- On Capitol Hill
- On Wall Street
- In the Press
- Policy Reform Work
Our projects are designed to empower policy makers to create positive change. With a focus on collaboration and outreach, we provide original, standards-based research on key policy issues.
SCEPA joined with the Economic Policy Institute on Capitol Hill to brief congressional staff and policy experts on tax expenditures, or incentives given through the tax code without scrutiny by Congress.
SCEPA economists are working on the prospects for a more progressive economic order to emerge from the shock of the recession. They have published papers and documents that place current events in a longer-term context as well as policy proposals to deal with short-term concerns. They are also documenting the emerging discussion of how the discipline of economics is reacting to the Great Recession and the questioning of conventional economic analysis.
Lance Taylor, a SCEPA Faculty Fellow, presents an overview of his new book, Maynard’s Revenge, in a Google Tech Talk.
The book, published this November by Harvard University Press, is a timely analysis of mainstream macroeconomics, posing the need for a more useful and realistic economic analysis that can provide a better understanding of the ongoing global financial and economic crisis.
The government spends $143 billion through tax breaks in an effort to expand pension coverage and security. Yet, over half of the American workforce does not have a pension. Retirement insecurity hurts business plans, workers’ lives and retiree well-being. Reform is needed.
SCEPA’s Guaranteeing Retirement Income Project, sponsored by the Rockefeller Foundation and in collaboration with Demos and the Economic Policy Institute, has a plan to guarantee safe and secure retirement income for all Americans.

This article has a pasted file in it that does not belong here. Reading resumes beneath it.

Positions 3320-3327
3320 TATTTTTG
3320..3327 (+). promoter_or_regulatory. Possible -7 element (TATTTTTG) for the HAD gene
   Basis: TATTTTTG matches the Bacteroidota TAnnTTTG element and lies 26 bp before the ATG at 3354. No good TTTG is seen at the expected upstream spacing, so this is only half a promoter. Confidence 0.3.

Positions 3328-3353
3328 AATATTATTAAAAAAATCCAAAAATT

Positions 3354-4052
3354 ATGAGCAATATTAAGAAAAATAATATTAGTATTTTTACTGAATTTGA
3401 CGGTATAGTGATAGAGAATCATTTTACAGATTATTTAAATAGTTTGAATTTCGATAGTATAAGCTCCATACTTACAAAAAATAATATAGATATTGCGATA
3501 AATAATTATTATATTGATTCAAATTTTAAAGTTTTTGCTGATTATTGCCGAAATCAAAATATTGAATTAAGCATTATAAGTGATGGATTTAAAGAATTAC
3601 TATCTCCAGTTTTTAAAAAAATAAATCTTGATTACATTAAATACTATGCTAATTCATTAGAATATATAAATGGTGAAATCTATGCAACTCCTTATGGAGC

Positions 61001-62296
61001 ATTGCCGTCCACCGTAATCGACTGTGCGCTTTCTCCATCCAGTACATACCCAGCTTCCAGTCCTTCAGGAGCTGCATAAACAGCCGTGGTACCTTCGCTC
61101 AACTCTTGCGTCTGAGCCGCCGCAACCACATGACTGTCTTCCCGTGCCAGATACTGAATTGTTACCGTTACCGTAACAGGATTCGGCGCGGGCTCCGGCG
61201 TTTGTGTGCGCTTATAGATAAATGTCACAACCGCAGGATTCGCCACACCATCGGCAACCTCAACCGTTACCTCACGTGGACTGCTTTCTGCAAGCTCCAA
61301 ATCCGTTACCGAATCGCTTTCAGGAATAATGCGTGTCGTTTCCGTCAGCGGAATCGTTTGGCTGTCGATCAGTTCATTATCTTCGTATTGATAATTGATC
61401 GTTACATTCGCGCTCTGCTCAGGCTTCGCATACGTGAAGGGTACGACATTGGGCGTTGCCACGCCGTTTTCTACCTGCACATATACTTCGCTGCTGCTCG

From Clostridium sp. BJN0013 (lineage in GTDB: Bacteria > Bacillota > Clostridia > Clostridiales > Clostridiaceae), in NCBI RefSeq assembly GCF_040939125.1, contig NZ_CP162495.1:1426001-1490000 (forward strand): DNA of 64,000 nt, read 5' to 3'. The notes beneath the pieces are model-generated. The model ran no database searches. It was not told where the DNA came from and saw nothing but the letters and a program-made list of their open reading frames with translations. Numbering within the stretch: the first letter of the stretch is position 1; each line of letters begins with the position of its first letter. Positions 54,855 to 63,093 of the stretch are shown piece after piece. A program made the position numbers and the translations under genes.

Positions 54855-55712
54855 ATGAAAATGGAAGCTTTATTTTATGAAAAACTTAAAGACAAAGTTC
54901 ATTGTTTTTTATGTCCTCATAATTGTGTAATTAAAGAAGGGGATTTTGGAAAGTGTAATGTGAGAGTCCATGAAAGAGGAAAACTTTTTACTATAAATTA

On July 16, 2012, The Hindu publshed an opinion piece by SCEPA Faculty Fellow Sanjay Reddy, "Europe Should Not be Crucified on Euro's Cross," describing the motivation for the euro as a drive to create a global reserve currency. He describes the Triffin dilemma, which is when the surplus currency demanded on a global scale that would be required for a reserve currency will lead to the undermining of the currency because of the creation of a current account deficit in the economy of the reserve currency. Europe's current measures to curb the euro crisis have an ambiguous effect on current account balances, but austerity measures also risk an economic contraction. Reddy writes, "the lesson is to focus first on what really matters to the people of Europe and not on grandiose illusions. Ironically, doing so is what can also best revive the euro, whatever its future as a reserve currency. Europe should jettison the strong euro, which in the absence of sizeable current account surpluses, has been underpinned by an inflation averse central bank and the demand for fiscal austerity. Instead, it should promote viable European economies."
by Rick McGahey, SCEPA Faculty Fellow
Bob Dylan once sang "you ain't goin' nowhere," and that's the theme song for today's June employment report. We are badly stuck, with no obvious relief from either the Fed, or from fiscal policy. The political costs to Obama may be severe in November, while the long-term damage to the economy and to the unemployed will ripple through the economy for years to come.